Continue drafting and redrafting your statement until you're happy, then ask a friend, family member or careers adviser to read it. Proofreading is incredibly important to avoid mistakes. Memorise what you've written before any interviews.

What to avoid

You shouldn't:

  • be negative
  • follow an online template
  • include irrelevant course modules, personal facts or extracurricular activities
  • include inspirational quotes
  • lie or exaggerate
  • make pleading statements
  • namedrop key authors without explanation
  • needlessly flatter the organisation that you're applying to
  • repeat information found elsewhere in your application
  • use clichés, gimmicks, humour, over-used word such as 'passion' or Americanisms
  • use overly long sentences
  • use the same statement for each application
  • use your undergraduate UCAS application as a template
  • waffle
  • leave writing your personal statement to the last minute.

How to start a personal statement

Starting a personal statement isn't easy but try not to waste too much time coming up with a catchy opening. The more you try, the more contrived you'll sound and the more likely you are to fall into the trap of using clichés.

The most overused opening phrases include:

  • For as long as I can remember…
  • From a young age…
  • I am applying for this course because…
  • Throughout my life I have always enjoyed
  • I have always been interested in…
  • I have always been passionate about…
  • I have always wanted to pursue a career in…
  • Reflecting on my educational experiences…

Admissions tutors read hundreds of applications per course so the opening paragraph of your personal statement needs to get straight to the point and make a real impact. Avoid overkill statements, gimmicks and popular quotes.

If you're really struggling with starting a personal statement you can always come back and tackle it once you have written the rest.

How to end a personal statement

Knowing how to end a personal statement is just as important as knowing how to start one. Conclusions should be short, sharp and memorable, and leave no doubt in an admissions tutors mind that you deserve a place on a course.

The perfect ending should pull all of your key points together without waffling or repeating yourself.

Like the rest of your Masters personal statement, keep the ending simple. Be succinct and to the point - make it clear why you'll be an asset to the university and end on a positive note, with a statement about why the institution would be lucky to have you as a student.

If you follow these tips your personal statement should leave a lasting impression.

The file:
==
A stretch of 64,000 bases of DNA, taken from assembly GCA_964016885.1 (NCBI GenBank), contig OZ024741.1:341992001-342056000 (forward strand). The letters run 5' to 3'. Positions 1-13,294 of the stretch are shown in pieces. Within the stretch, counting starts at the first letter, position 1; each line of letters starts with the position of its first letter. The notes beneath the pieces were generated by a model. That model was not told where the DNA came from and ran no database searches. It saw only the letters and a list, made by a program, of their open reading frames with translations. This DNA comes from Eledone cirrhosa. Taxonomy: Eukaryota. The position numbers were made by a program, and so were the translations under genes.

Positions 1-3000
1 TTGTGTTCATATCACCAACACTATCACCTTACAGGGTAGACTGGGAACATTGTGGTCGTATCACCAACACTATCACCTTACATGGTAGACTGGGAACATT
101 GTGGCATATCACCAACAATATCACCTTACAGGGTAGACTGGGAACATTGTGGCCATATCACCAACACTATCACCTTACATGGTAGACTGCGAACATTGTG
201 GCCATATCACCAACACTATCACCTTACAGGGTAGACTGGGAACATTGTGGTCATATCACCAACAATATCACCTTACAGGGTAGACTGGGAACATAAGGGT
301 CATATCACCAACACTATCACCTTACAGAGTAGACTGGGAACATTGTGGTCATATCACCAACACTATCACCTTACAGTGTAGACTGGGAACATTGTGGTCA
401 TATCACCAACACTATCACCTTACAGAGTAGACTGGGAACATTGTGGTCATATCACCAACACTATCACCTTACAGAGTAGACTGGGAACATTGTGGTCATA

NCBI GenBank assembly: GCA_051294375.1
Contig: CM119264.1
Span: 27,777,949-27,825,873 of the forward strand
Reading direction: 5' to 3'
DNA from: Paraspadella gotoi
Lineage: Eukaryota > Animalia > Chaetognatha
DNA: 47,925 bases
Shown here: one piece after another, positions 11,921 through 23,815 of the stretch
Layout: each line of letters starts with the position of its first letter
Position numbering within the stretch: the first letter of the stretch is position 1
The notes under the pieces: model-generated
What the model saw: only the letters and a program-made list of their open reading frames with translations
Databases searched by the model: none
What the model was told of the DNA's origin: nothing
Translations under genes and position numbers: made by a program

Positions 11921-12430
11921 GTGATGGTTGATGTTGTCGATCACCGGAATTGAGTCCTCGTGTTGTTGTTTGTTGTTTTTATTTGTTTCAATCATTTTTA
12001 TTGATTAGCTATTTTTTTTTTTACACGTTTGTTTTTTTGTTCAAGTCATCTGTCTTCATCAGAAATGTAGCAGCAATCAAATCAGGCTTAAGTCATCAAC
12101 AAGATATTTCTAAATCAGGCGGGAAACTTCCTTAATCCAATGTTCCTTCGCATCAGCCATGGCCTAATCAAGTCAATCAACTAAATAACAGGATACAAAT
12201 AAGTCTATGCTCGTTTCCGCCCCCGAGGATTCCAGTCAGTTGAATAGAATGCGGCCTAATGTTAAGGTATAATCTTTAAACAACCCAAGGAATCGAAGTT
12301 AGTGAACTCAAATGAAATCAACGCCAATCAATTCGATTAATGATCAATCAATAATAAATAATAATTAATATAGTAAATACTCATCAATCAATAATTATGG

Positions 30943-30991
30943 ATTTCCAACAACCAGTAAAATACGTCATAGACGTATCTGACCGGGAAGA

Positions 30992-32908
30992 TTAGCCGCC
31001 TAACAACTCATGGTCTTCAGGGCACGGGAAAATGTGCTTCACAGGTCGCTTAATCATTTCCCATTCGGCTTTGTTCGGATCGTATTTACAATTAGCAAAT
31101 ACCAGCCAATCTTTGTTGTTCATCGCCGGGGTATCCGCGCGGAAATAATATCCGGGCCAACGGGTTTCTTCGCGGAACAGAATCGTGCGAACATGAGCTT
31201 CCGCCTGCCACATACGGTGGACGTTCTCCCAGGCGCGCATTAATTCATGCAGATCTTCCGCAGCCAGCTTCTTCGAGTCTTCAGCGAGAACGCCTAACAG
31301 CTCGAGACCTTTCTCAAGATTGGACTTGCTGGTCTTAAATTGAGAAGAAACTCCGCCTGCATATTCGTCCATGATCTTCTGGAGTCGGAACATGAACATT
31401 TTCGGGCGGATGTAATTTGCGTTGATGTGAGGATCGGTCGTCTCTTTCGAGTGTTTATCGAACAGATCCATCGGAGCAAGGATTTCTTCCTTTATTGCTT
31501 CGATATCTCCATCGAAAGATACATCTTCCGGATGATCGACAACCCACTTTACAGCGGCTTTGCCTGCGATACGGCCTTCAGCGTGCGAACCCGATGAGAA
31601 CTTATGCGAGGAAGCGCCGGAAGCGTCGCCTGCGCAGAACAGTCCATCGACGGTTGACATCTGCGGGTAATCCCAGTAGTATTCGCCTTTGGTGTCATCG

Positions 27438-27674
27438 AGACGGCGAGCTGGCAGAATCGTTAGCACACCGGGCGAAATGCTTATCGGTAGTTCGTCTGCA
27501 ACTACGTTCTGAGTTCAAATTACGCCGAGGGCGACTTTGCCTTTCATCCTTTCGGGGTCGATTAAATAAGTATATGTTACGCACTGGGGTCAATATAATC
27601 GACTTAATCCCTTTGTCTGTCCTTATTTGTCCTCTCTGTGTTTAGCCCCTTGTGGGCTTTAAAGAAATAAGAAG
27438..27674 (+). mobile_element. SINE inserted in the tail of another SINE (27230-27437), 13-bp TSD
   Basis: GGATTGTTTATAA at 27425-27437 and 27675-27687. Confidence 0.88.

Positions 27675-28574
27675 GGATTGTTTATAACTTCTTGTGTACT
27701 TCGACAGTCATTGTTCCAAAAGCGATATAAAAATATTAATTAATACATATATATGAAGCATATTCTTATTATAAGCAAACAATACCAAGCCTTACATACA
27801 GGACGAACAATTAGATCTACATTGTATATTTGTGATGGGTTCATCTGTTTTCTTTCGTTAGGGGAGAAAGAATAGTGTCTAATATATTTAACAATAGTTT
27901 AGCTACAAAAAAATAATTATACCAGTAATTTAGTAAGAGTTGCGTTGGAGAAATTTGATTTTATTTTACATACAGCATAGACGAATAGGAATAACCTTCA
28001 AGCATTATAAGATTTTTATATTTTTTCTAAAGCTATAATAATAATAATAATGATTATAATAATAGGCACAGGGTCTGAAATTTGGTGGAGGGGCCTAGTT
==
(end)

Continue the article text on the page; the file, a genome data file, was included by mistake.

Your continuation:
What admissions tutors are looking for

Admissions tutors will be looking for:

  • an explanation of how the course links your past and future
  • an insight into your academic and non-academic abilities, and how they'll fit with the course
  • evidence of your skills, commitment and enthusiasm
  • knowledge of the institution's area of expertise
  • reasons why you want to study at the institution
  • you to express your interest in the subject, perhaps including some academic references or readings.

Personal statement examples

The style and content of your personal statement will depend on several variables, such as the type of qualification that you're applying for - such as a Masters degree, the Legal Practice Course (LPC) or teacher training. Here are four examples to help you get started:

Law personal statement

Although CABs, the centralised applications system, allows space for up to 10,000 characters in length, many law schools aren't expecting students to fill this space. It's therefore important not to unnecessarily pad out your personal statement with irrelevant detail. Students apply to three courses ranked in order of preference, so your personal statement must reflect this. Discover more about the Legal Practice Course.

Psychology personal statement

Applications for conversion courses such as these are fairly straightforward and made directly to individual institutions. You need to explain why you want to change subjects and how your current subject will help you. Explain what experience you have that will help you with your conversion subject, and what you hope to do in the future.

Personal statement for PGCE primary

This is your chance to explain why you want to teach primary age children and convey your enthusiasm for teaching. You need to back everything up with examples from your classroom experience, reflecting on what you did, how this made a difference and what you learned about teaching and learning within Key Stages 1 and 2. Find out more about applying for teacher training.

PGCE secondary personal statement

If you want to teach children aged 11 and over you'll need to apply through UCAS Teacher Training (UTT). The UTT teacher training application process includes a single personal statement, whatever route(s) you're applying for. You should tailor your personal statement to reflect the specific requirements of secondary level teaching. Learn more about applying for teacher training.

Find out more